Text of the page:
Tag Archives: Ellen Corby

The Seventh Sin (1957, Ronald Neame)

The Seventh Sin has three problems. The first is the third act; it’s too rushed. Given the constraints of the film production–a shot-in-Hollywood production about a cholera outbreak in a rural Chinese town–there’s not so much to be done about it. The film has a limited cast, especially once the action moves from Hong Kong to that town, and the roles are restrictive. The second problem is Miklós Rózsa’s music. It’s occasionally perfectly good melodramatic stuff, but Rózsa also has a lot what he must have considered Chinese themes. Regardless of their origin, they come off as trite or condescending and completely alien to the film’s narrative. They’re as patiently false as the rear screen projection shots, only without the actors there to get the scenes through.

The third problem is the big one. It keeps The Seventh Sin down, even when everything else is working (though, obviously, not much of Rózsa’s score). “Leading man” Bill Travers is awful. He’s mediocre at the start, seemingly unable to fully handle the part of a vindictive cuckold, but once he actually has some character development to essay? Travers butchers it even worse.

Now on to the good. Lead Eleanor Parker. She starts the film desperately unhappy, floundering, angry, and completely transforms through her experiences. The Seventh Sin is front-loaded. The most dramatic story stuff is at the beginning, when dull Travers learns Parker’s having an affair with charming Jean-Pierre Aumont. By the time Travers drags Parker to the cholera outbreak, there’s not much drama left. They’re both resigned and burned out. Parker’s already gone through one entire dramatic arc with the character and then she has to build another one, only without any outside incitement. Despite Travers singlehandedly turning the tide of the cholera epidemic, Sin’s all about how Parker experiences it and how that experience changes her. And a lot of her experience is just sitting around miserable.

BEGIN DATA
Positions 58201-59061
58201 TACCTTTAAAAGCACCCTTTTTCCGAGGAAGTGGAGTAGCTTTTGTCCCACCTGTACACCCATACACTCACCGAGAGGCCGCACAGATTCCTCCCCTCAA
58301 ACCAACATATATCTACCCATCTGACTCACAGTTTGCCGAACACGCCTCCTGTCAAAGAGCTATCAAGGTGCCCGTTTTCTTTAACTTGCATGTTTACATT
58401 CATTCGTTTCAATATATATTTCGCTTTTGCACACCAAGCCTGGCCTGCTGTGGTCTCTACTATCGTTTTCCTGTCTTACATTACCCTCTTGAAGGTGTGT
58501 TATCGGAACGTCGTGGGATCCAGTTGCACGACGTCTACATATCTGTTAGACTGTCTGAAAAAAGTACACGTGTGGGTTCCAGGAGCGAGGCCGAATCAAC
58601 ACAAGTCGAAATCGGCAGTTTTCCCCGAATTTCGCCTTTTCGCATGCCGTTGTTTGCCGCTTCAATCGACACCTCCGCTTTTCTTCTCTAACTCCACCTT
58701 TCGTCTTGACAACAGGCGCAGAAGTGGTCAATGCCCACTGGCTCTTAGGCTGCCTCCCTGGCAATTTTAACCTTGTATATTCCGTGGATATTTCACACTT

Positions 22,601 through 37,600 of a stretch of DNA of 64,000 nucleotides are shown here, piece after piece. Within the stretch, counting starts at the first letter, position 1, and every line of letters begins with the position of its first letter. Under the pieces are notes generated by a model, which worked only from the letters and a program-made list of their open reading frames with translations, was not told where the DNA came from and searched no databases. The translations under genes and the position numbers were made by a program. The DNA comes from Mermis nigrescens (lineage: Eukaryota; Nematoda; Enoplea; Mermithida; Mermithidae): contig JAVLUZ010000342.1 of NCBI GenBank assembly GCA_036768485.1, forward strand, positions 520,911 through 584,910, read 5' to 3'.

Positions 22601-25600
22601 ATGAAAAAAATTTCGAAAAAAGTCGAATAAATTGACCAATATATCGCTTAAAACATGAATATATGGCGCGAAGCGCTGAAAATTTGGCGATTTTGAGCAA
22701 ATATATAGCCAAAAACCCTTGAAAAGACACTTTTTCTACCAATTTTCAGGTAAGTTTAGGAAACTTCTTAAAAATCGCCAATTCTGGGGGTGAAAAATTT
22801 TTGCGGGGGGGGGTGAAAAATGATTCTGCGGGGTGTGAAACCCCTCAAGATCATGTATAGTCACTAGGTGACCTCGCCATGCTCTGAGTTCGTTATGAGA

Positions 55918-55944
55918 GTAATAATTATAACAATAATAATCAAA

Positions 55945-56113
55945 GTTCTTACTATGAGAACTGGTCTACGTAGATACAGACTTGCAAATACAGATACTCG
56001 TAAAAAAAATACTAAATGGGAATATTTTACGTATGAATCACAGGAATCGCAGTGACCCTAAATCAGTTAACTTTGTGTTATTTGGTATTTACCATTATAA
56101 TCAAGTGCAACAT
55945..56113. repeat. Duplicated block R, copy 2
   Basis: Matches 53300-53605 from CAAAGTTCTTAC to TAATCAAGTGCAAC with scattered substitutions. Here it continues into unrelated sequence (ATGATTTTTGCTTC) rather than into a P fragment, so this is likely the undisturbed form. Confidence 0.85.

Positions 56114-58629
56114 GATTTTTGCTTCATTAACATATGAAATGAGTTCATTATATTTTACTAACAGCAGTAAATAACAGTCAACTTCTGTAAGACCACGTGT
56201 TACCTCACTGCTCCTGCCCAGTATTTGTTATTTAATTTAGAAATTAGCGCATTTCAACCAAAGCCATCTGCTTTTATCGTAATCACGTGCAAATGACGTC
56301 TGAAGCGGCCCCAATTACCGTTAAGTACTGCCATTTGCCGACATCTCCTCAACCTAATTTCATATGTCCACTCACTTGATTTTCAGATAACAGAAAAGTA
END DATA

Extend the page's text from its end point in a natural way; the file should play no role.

Sometimes she does have George Sanders, playing an Englishman who’s settled in the town to occasionally run an import and export business, but mostly to get drunk and snoop into people’s personal lives. He finds a kindred spirit in Parker and much of the second act involve his attempts to discover her secrets and then what to do with those discoveries.

All of Parker’s development comes in these quietly composed wide shots; she’s often alone in them, negotiating her place in space. When someone else comes into the shot–specifically Travers–it’s an intrusion. The subdued tension explodes. Parker argues magnificently in the film. The script never really gives Sanders a chance to keep up, which seems a missed opportunity (but not once the narrative plays out). At the beginning of the film, Travers actually does hold his ground for a moment or two but he quickly gets lost. It’s impossible to imagine how The Seventh Sin would’ve turned out with a better performance in his role.